How It's Done: Cards From Thin Air


This trick is all about equipment. The magician wears a secret card holder of the back of their hand which, when bent in the right way, dispenses cards one at a time until empty. A card holder can contain 10 to 15 cards, allowing the magician to pull out a dozen cards from thin air (as long as nobody gets a good look at the back of their hand).

The Trick: The Ever-Filling Jug


A fun prop magicians will often use is the ever-filling jug. The jug contains a small amount of water, but quickly runs dry when poured out, so the magician puts the jug down. Then, a little later, the magician picks up the jug and somehow it's refilled. Later, the magician can empty it again and again, as the jug produces an unending flow of water a little at a time.

How It's Done: The Ever-Filling Jug


When magicians play around with water or other liquids, there's probably a hidden compartment doing all the work. This kind of jug runs dry because its main compartment is empty, but the magician covers a hole in the jug with their finger while pouring. When they put the jug down, water flows into the main compartment, allowing for more to pour from an "empty" jug.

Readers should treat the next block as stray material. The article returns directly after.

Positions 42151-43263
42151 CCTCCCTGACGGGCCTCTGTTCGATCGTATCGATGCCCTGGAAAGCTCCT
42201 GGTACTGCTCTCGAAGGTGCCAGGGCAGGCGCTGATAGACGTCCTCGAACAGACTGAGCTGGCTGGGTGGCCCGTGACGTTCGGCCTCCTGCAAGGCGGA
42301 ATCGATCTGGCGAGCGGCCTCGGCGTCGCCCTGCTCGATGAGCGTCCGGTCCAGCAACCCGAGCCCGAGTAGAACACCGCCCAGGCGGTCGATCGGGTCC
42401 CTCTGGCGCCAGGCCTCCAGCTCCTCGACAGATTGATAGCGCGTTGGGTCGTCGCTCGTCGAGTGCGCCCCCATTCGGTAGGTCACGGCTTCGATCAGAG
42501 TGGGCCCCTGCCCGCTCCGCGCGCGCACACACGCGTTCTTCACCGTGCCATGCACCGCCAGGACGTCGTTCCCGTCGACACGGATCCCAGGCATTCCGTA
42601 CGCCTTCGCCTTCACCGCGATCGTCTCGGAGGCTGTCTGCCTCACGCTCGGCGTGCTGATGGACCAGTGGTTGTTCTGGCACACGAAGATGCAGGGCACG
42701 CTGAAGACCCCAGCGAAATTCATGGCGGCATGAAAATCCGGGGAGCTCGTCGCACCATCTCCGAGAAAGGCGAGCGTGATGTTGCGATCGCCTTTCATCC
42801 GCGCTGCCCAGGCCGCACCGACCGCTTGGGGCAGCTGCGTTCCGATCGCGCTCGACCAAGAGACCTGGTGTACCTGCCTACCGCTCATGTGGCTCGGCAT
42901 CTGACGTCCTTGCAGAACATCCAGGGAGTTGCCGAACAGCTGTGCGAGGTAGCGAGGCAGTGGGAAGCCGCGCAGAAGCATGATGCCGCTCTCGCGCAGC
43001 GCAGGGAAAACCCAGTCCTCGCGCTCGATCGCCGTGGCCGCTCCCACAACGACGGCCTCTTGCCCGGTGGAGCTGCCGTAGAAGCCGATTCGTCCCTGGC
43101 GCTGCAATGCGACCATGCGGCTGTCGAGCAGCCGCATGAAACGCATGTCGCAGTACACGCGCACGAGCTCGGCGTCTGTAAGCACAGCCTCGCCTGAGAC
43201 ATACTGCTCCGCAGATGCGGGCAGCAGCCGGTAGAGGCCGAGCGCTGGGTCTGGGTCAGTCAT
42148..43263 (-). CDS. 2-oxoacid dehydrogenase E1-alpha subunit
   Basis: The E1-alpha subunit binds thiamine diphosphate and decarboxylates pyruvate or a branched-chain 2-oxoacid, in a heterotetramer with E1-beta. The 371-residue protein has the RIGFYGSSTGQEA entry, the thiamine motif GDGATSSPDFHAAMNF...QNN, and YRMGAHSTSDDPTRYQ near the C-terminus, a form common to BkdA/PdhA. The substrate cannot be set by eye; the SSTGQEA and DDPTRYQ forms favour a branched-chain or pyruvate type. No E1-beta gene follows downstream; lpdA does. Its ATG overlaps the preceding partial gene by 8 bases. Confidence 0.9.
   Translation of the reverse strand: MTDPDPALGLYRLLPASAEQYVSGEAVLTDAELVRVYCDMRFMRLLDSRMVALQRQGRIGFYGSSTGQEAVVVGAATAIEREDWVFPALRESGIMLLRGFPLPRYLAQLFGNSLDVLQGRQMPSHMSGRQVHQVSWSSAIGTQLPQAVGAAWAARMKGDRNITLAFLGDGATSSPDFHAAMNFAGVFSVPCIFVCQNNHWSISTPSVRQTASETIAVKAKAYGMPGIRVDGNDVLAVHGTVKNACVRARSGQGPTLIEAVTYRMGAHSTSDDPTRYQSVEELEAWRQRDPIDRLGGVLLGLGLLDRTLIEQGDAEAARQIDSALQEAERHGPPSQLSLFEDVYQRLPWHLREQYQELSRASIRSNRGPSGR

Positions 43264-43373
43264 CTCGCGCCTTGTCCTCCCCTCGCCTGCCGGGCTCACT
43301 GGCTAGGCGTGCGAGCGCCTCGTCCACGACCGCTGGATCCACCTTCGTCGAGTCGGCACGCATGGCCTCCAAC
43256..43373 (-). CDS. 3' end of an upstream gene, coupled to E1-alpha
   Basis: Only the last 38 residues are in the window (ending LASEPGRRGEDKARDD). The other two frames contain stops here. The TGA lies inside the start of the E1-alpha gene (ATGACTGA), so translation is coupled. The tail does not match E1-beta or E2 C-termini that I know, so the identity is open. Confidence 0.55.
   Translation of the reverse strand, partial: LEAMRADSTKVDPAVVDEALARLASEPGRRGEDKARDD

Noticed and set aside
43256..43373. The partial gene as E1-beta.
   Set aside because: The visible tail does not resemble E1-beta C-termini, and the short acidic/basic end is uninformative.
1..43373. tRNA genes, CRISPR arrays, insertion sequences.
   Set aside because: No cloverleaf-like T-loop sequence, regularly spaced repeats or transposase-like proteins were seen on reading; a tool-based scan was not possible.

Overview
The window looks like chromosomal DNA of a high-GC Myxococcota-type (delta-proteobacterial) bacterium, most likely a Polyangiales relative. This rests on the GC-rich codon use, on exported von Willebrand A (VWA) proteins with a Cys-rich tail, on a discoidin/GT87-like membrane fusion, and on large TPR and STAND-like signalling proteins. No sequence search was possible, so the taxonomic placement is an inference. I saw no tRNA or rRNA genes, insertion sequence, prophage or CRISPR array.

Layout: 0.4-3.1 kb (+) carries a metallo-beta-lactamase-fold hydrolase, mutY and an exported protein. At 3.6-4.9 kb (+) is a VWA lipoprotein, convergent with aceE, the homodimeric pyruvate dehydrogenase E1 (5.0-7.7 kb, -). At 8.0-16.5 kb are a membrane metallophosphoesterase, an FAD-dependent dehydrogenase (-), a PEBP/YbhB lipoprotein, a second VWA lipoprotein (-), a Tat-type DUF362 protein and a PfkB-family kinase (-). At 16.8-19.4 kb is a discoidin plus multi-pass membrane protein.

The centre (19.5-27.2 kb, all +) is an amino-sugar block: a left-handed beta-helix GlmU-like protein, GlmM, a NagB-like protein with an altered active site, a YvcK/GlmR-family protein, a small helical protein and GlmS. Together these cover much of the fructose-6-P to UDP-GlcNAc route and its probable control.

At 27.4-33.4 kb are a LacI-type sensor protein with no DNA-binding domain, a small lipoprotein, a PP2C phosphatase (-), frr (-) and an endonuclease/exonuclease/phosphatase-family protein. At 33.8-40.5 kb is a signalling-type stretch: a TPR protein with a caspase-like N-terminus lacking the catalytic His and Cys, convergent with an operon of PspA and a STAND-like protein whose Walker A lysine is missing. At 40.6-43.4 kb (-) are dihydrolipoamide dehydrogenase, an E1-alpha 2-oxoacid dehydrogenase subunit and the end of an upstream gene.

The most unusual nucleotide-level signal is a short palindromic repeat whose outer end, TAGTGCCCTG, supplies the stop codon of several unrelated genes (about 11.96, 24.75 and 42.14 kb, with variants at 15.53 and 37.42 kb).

The Trick: Disappearing Milk

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We've all seen this trick performed. A magician uses a jug to pour milk into a rolled-up newspaper, then unfurls the paper and, lo and behold, the milk is nowhere to be seen. But the jug is clearly empty where it was full before, so where did all the milk go?

How It's Done: Disappearing Milk


Remember: magic liquids usually involve hidden compartments. The milk jug used in this trick appears to be full at first when viewed from the front, but actually milk is present only in the front compartment of the jug. When the magician tips it up, the milk flows out of this thin compartment and into the jug, making it appear as if the jug now has less liquid inside.